Tuesday, June 29, 2010

Hot Yoga Done Right: Moksha Yoga and Ted Grand :)

As most of my regular readers know, I gave 'hot' yoga a good try. From Moksha to Baptiste a half dozen sessions resulted in my acceptance that it is alright to actually not like a certain style of yoga (perhaps my pitta-vata self?).

Heated yoga, in all it's versions, is quickly becoming one of the trendiest forms of yoga out there. Everyone is doing it. Which isn't necessarily a bad thing. Until you start thinking of the sheer amount of energy (and oil) used in order to heat those studios.

Which is why I am very excited to share with you a special opportunity I was given last week! Ted Grand is one of the founders of Moksha Yoga. An passionate environmentalist and impressive 'yogi-background', I 'met' Ted for the first time via an interview with Jian Gomeshi on Q. It was a fabulous interview and I was extremely impressed with how well he answered challenging questions and discussed the conundrum of yoga and business with Yoga Inc film and book author John Philip.

Moksha Studio Halifax taken today on my lunch break :)
Moksha studios do a lot to negate and lower the impact of their energy usage. Unlike other studios, Moksha actually has a written environmental contract that they require all their studios to sign. They use heating panels and systems that can decrease energy usage by 40 to 50%, sustainable building supplies (from cork or bamboo flooring to low-energy lighting and low VOC paints). Most studios use Bullfrog Power; a company that will take your coal energy and put sustainable energy back into the grid. If the province or state does not have Bullfrog, then they will offset their use or carbon throught 'zerofootprint.net' (or an equivalent organization). Rooms are insulated to keep in the precious heat and decrease actual energy required for heating.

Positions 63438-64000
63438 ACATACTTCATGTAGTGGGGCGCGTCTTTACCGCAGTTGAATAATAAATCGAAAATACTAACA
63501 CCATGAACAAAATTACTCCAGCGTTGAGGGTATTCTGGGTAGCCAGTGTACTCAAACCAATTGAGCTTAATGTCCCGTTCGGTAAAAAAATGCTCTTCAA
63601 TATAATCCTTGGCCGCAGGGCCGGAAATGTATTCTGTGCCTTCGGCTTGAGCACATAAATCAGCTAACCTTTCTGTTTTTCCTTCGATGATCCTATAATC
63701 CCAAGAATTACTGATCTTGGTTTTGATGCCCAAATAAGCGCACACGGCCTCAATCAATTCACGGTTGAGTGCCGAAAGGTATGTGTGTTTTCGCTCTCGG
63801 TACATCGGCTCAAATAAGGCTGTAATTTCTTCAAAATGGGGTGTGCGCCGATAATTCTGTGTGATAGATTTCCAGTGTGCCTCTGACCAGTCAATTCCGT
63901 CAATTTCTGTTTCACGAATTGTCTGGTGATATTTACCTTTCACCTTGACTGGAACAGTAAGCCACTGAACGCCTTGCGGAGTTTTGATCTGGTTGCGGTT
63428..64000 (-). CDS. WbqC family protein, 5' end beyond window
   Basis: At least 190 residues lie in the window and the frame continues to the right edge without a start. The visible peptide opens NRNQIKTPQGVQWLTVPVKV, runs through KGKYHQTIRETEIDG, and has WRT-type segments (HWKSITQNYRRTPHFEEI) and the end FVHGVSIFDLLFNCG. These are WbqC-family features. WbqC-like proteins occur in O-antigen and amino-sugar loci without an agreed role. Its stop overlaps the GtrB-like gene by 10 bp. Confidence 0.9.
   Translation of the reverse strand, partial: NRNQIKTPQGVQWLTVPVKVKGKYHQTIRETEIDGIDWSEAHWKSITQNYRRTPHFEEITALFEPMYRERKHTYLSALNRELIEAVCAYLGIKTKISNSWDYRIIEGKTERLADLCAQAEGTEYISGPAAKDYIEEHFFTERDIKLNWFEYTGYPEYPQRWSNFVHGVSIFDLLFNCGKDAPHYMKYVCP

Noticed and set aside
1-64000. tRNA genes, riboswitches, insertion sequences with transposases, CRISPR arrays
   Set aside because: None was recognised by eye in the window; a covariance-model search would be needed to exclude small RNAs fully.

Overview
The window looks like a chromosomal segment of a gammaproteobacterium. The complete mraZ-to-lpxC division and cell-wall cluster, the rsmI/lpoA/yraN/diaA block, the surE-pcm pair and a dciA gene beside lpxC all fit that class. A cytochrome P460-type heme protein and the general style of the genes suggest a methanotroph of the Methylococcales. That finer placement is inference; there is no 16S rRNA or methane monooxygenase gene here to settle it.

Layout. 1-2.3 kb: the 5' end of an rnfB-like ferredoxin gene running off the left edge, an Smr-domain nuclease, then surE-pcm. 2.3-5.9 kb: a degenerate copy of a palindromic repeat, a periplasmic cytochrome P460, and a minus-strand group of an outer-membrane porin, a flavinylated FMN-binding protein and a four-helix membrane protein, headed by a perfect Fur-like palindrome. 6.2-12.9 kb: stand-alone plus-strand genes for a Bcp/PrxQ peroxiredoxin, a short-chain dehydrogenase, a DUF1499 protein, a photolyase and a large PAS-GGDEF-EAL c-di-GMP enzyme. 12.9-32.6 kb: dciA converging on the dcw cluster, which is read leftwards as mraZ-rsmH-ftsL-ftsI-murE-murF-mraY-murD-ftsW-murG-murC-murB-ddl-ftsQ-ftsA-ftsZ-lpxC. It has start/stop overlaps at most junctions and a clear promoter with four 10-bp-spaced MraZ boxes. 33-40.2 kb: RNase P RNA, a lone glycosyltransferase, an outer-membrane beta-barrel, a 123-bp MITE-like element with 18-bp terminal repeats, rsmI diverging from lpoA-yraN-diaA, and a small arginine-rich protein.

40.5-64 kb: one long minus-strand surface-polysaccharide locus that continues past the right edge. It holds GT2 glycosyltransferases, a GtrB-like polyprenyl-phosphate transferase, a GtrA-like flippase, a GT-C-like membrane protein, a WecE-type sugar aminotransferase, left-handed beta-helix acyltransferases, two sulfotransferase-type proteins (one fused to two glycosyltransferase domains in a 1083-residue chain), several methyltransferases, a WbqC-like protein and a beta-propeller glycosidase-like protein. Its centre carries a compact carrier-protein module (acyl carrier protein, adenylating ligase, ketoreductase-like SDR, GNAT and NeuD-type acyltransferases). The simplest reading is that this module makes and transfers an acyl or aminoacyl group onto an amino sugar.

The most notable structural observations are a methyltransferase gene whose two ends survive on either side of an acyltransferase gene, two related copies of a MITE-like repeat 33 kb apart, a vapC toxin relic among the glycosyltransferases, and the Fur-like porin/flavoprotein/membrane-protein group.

Halifax has a beautiful studio which I have had the opportunity to practice in and Dartmouth will soon be opening their very own. Both studios have many environmental benefits, the most impressive being the heating panels and use of Bullfrog Power.

Ted was kind enough to accept my request in answering a few questions and I am so happy to share his thoughtful answers with you! So without further ado:

1. First things first: as an environmentally conscious blog, featuring Hot Yoga would seem a bit counter intuitive, but as per the description above, Moksha Studios do a LOT to counteract their carbon footprint. I feel Moksha is the best eco-Hot Yoga organization out there. As someone with an environmental activism background, why did you choose heated yoga instead of another, less energy intensive style?

The reason we chose to go with heated yoga was primarily due the effects it had when compared to practicing asana in regular-heated class settings.  I had never felt anything like the sense of feeling cleaner and less weighted down - I slept deeply, my digestion was better and my mental clarity was greatly improved from practicing asana in a heated room.  Certainly there are advantages with the heat in terms of increasing flexibility as well, but the sense of clarity and detoxification was what kind of rocked my world.

That said, I have also had crappy experiences in hot yoga.  I have been to studios where the air quality is very poor, where there is carpet that absorbs or holds the sweat of others, and where the instructors encouraged students to fight through all the warning signals that the body gives when it is overheated.  So with Moksha we took all the things that were great and ditched all of those variables that we felt were not so good.